President Chen Shui-bian (陳水扁) yesterday reversed his decision to sue the China Times after the paper apologized for the "trouble caused to the reputation of the head of state.
Chen had threatened to sue over a news report suggesting that he had accepted an NT$4.5 million political donation from Zanadau Development Corp majority shareholder Su Hui-chen (蘇惠珍) in 1994.
An apology was published on the front page of yesterday's China Times, alongside a lead story mainly based on the Presidential Office's clarification that "President Chen never took any political donation from Su."
Presidential Office spokesman James Huang (黃志芳) told a news conference that the way the paper handled the case was "acceptable to the Presidential Office," though it still deeply regretted that such a matter should happen.
Huang said Chen had dropped his plan to file a libel suit against the paper.
"The constant recurrence of mud-slinging in election campaigns has severely impaired the quality of democracy and is also deplored by the people," Huang said.
"The president expects the news media, climate of opinion and all sides of society to jointly rectify this phenomena and boycott a vicious electoral culture of mud-slinging," he said.
Huang said Chen had full respect for press freedom, but stressed that news media should pay as much concern toward their social responsibilities as to press freedom.
"As shown in many news events in the past, groundless reports have not only caused irreparable harm to the concerned parties, but have also incurred a great social cost. We should indeed learn a lesson from this," Huang said.
Huang Ching-lung (黃清龍), editor in chief of the China Times, yesterday said the fact that the paper has offered an apology for the report does not mean that the news media have yielded to a politician or that it is cowardly.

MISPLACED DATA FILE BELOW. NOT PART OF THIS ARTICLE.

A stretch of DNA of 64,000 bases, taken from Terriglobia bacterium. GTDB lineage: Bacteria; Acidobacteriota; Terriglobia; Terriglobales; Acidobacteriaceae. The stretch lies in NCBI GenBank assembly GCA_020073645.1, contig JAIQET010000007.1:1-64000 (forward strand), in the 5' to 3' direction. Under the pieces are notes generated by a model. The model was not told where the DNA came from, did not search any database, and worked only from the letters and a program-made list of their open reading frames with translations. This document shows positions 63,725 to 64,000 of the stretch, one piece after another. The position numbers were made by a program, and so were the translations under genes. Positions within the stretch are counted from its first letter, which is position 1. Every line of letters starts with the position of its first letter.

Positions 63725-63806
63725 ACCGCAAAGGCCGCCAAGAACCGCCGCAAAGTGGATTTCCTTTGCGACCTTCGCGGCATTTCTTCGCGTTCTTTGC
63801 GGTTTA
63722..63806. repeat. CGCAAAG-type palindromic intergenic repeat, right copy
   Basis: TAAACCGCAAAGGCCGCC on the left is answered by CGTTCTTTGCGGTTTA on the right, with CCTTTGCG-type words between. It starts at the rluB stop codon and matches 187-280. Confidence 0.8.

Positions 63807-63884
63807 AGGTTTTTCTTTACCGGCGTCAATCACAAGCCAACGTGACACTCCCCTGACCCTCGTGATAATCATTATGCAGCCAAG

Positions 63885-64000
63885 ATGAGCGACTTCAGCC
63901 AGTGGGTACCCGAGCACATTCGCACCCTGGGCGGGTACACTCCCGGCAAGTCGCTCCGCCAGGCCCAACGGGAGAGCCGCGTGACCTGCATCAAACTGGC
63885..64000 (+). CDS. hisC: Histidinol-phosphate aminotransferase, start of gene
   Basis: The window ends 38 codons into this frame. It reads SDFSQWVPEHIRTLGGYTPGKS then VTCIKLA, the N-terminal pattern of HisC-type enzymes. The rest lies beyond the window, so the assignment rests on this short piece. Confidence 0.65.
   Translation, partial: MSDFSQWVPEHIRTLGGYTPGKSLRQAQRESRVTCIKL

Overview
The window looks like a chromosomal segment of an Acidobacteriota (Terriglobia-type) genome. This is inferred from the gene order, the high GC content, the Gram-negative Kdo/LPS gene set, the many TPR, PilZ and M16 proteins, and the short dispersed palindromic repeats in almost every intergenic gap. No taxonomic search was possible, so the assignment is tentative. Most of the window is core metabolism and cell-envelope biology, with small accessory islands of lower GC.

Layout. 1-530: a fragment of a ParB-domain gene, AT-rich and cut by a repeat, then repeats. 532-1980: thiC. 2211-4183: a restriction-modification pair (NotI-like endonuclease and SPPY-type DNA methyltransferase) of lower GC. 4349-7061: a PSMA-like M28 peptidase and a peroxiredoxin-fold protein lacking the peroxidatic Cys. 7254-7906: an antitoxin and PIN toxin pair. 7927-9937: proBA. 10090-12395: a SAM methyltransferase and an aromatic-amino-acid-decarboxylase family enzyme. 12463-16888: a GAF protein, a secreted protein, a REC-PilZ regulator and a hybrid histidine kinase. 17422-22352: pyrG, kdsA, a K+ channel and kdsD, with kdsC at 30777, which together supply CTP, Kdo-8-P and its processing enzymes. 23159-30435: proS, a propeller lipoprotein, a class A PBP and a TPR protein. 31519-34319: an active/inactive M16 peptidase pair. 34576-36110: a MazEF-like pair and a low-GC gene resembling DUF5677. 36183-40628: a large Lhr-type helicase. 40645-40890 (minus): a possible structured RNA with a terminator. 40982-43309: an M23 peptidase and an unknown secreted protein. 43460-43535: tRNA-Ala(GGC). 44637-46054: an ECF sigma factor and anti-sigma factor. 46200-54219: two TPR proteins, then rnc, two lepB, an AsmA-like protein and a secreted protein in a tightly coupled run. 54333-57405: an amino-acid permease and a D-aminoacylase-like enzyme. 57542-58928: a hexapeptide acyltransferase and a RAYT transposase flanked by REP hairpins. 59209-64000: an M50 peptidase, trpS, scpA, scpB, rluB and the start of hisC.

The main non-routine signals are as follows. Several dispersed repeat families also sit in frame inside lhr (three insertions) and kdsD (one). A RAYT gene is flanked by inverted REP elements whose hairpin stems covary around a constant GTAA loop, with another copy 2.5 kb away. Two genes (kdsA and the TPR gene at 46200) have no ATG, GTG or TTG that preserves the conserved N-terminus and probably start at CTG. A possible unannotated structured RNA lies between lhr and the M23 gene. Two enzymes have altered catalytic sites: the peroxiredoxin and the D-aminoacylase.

"We've simply taken the matter on its merits and admitted our faults and responsibility for our professional negligence," Huang Ching-lung said.
He said the news that Kaohsiung Mayor Frank Hsieh (謝長廷) allegedly accepted an NT$4.5 million check from Su in 1994 had developed for days, and the China Times had checked the allegations with many different sources to try to find out the truth.
As to the information obtained by the paper which suggested that the money was intended as a political donation for Chen, Huang Ching-lung admitted that his paper did not verify this information with President Chen or the Presidential Office.
Huang Ching-lung said the China Times could not accept the Presidential Office's accusation that the paper "has become a tool for rumor-mongering in election campaigns," as he said his paper is well-known for its impartiality and objectivity.
He stressed the China Times is not afraid of getting involved in a lawsuit or of taking the case to the court.
"But it would be the first case in the history of the Republic of China of the president suing a news medium for libel. This isn't something we like to see, nor is this a normal and correct course to take," he said.
He argued that it was disputable whether it was necessary for the president to go to law given the judicial immunity that he enjoyed.
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